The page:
Thirdly, the administration engaged in at least two shutdowns of media houses. The first shutdown occurred in 2015 and affected the country’s three major TV stations, NTV, KTN, and Citizen. The shutdown was justified because the affected stations had refused to comply with the government’s orders on digital migration. The stations had sought a delay to the migration, but the government rejected the request and shut the stations down for an unprecedented three weeks. The second shutdown occurred in January 2018, in the aftermath of Raila Odinga’s mock swearing-in as the ‘people’s president.’
Nonetheless, there were some rare and occasional gestures of friendliness towards the media under the Uhuru administration. These included occasional interviews which top administration functionaries granted to the press. A more significant act of friendliness from the administration towards the media took place in September 2020 during a function hosted by the Nation Media Group to adopt digital applications in its work.
The administration was represented by Interior Cabinet Secretary Fred Matiang’i, who had incidentally presided over the two shutdowns of the media, first as Information Cabinet Secretary and later as Interior Cabinet Secretary. The administration pledged to respect not just media freedom but also the constitutional provisions guarding the media in Kenya.
As for the labour movement, the Uhuru administration’s relationship with the mother trade union COTU was cordial, which was expected, given that COTU had long been appended to the executive. Its long-serving Secretary General Francis Atwoli remained friendly to the administration. Nonetheless, two developments marked the relationship between the Uhuru administration and organised labour. The first development targeted COTU and was led by the administration’s Labour Cabinet Secretary, Kazungu Kambi. The CS attempted to remove Atwoli from COTU leadership. The attempt failed, however, and the CS then unsuccessfully instigated the formation of the Public Service Trade Unions of Kenya (PUSETU-K) to rival the COTU. He sought to divide the labour movement further by picking on Wilson Sossion, the Secretary General of the rival union, the Kenya National Union of Teachers (KNUT), as the new entity’s first chairman. PUSETU-K did not gain much traction, and although it changed its name to the Trade Union Congress of Kenya (TUC-K), it was forced to fold up when the CS gave up on it.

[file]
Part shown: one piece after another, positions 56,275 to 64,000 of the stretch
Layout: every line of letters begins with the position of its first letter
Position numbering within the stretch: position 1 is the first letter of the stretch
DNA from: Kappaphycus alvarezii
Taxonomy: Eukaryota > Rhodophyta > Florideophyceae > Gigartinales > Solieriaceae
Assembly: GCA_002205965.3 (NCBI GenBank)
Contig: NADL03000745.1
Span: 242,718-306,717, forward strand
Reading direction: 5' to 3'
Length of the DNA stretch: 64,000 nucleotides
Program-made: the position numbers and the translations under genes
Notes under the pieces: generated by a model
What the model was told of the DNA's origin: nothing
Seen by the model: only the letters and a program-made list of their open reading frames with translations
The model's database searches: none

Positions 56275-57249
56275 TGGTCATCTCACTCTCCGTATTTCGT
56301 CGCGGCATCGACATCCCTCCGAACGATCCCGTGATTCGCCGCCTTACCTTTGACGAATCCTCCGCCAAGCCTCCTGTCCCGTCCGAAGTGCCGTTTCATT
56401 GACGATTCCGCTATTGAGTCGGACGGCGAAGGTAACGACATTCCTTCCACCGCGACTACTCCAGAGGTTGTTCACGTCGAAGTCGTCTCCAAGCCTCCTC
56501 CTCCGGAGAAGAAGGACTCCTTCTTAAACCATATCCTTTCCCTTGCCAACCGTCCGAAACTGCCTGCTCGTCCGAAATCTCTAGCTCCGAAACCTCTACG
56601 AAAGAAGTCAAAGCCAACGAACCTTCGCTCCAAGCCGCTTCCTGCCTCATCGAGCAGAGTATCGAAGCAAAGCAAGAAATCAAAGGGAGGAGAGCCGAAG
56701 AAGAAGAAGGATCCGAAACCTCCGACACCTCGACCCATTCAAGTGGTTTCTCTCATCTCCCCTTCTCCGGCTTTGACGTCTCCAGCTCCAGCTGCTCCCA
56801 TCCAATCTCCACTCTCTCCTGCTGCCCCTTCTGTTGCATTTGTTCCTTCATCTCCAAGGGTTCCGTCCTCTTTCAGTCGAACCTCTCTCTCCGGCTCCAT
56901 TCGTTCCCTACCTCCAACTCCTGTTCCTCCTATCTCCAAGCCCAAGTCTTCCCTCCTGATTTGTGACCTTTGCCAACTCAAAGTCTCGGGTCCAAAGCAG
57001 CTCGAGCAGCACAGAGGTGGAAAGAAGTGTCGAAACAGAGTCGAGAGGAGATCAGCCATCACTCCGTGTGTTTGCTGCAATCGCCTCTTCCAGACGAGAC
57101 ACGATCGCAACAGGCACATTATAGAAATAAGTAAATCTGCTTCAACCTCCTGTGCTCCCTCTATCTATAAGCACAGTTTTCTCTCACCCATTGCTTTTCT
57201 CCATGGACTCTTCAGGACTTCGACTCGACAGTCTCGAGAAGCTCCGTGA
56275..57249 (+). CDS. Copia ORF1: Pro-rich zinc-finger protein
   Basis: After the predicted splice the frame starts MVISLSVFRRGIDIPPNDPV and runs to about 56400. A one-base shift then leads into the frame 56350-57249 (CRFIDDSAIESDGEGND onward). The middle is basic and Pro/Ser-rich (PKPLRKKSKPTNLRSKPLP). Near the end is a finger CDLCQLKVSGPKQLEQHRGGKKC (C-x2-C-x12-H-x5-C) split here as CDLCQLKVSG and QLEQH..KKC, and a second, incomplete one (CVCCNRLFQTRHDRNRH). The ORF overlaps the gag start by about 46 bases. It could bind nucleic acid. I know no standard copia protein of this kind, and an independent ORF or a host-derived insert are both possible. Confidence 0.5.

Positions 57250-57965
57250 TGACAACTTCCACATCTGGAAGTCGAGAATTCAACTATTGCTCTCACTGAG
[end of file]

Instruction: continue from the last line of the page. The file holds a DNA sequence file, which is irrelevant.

The second development targeted labour organisations that operated outside the ambit of COTU in championing the interests of their specific professions. Prominent among these entities were the Kenya Medical Association (KMA), which represented doctors, and the KNUT, which meant teachers. The administration’s hostility towards the labour movement showed most in its actions against these two unions.
For the KMA, its relationship with the administration worsened over several issues, the most significant of which was the government’s decision to employ Cuban doctors on contractual terms, which were much better than those given to local doctors. Although the government argued that foreign doctors were brought in to plug the deficit of doctors that the country faced, the KMA felt that the move showed the government’s disregard for the welfare of local medical personnel. The administration responded to KMA’s rejection of its policies by suppressing the leadership of the labour union, including having the union leaders spend some days in jail before eventually yielding to the union’s demands.
As for the KNUT, the primary source of conflict between the union and the administration stemmed from the union’s demand for a pay increase for its members. To push the administration into acceding to its demands, the union successfully organised an unprecedented 5-week go-slow among teachers, leading to the closure of public schools across the country. The go-slow was only resolved through a ruling by the Employment and Labour Relations court under Justice Mathews Nduma Nderi. Under the ruling, the government was compelled to respect the Collective Bargaining Agreement (CBA) it had signed with the union on behalf of the teachers. In contrast, teachers agreed to resume classes in light of the ruling.
Although the Uhuru administration accepted the Court’s ruling and instituted the CBA pay rise, it took deliberate steps to neutralize the union from future anti-government activities. Using the Teachers Service Commission (TSC) under its CEO Nancy Macharia, the administration signed the CBA with the KNUT and its rival union, the Kenya Union of Post Primary Education Teachers (KUPPET), Sh54 billion which exponentially increased teachers’ pay.